ACT to SAT: The Change and What It Means For Students

Jessica Lim, Contributor

For fifteen years, Illinois has issued the ACT as its standardized test. But in December of 2015, the Board of Education declared that they would be switching to the rival SAT as the official exam after the College Board won a three year, $14.3 million bid to take the ACT’s place, which was $1.37 million less than what the ACT had proposed.

Illinois passed a law last summer requiring that a college entrance exam be included in the state’s testing cycle. SAT was the plan for this year; however, time and funding issues for the new SAT proved to be a problem without a state budget to back this decision. Dozens of school districts have already signed up to administer the ACT this spring, some schools taking the cost upon themselves. Despite the uncertainty on whether the state will pay for the test, some 143,000 high school juniors in Illinois are preparing to take the redesigned SAT in March. As for the changes, the ISBE had decided after reevaluating both of the exams that the SAT was better aligned with standards for what teens are expected to know by a certain point in their education.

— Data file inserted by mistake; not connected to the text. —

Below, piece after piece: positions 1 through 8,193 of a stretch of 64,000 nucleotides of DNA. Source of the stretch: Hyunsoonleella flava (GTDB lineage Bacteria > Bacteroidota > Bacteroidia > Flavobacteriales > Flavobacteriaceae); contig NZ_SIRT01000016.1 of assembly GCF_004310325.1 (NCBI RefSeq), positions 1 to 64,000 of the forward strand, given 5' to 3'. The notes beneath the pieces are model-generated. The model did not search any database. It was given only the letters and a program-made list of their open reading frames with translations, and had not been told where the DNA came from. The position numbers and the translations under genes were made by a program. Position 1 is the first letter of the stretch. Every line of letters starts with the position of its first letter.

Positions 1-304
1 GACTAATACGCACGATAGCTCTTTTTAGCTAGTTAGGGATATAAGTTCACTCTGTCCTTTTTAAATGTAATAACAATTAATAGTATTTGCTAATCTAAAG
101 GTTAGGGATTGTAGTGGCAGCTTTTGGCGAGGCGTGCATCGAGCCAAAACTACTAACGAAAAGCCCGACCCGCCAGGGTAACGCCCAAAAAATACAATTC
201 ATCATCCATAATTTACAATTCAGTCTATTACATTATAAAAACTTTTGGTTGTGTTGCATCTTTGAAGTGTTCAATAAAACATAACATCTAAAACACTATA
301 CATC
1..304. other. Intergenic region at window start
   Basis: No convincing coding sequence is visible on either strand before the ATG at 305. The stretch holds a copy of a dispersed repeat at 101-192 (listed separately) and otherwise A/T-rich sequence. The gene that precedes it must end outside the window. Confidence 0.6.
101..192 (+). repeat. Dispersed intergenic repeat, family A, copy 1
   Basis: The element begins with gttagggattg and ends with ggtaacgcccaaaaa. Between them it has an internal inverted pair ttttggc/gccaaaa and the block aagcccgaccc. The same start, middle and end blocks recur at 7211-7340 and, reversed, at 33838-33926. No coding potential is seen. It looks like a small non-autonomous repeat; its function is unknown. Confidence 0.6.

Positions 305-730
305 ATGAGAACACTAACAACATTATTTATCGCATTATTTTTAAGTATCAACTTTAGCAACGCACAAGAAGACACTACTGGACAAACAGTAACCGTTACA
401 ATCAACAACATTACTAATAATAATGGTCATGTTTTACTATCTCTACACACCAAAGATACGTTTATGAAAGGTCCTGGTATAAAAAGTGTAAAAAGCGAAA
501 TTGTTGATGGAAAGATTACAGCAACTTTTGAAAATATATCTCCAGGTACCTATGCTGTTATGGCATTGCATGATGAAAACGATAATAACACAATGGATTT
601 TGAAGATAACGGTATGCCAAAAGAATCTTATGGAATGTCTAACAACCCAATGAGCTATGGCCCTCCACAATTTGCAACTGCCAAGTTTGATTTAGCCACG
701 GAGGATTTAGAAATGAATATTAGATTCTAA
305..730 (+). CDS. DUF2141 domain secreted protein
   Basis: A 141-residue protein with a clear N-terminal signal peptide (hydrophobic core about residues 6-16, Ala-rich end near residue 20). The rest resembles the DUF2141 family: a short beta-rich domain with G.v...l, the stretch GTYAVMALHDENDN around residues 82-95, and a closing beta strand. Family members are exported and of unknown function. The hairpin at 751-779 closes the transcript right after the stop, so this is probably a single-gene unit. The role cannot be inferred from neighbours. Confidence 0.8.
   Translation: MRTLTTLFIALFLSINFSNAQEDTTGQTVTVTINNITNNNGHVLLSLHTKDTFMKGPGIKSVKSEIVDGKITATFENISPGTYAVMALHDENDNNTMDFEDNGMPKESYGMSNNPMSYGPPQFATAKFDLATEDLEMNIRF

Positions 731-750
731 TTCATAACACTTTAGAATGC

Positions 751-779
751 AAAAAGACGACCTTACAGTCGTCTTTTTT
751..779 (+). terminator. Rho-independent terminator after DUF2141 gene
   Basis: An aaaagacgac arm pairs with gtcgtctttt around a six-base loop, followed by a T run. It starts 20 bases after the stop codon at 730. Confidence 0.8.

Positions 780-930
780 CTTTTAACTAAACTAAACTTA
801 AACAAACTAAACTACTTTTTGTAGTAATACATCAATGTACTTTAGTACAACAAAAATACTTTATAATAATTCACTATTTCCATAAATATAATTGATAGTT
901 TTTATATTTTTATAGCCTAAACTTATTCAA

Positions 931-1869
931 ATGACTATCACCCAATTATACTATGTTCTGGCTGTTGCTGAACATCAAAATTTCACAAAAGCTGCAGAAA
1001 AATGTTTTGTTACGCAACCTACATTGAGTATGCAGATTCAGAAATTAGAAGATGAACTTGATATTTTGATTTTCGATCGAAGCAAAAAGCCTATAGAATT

Considering nearly all colleges accept both tests, does it matter which one you take? It depends on the student and on what his or her academic strengths are. According to the Princeton Review, “the major difference is in how the concepts are tested and the steps students will have to take to solve problems correctly.” A common way of thinking was that while the ACT is geared more towards math and sciences, the SAT benefits those who are better at reading and English. That proposition does not apply to the new SAT, as both tests now cover the same math concepts of Arithmetic, Algebra I and II, Geometry and Trigonometry. The test also follows a new format seeing that the SAT no longer deducts points for wrong answers, only four answer choices are provided instead of five(like the ACT), and sentence completion practice has been removed. Although there are fewer sections on the new test, they are longer in time than the old version. In light of these changes, this year’s juniors will be the first ones to judge its differences and give the College Board their feedback. Due to the Illinois budget situation, many schools are split between the ACT and the SAT, but by the 2017-2018 school year, it is projected that every school will be giving the SAT.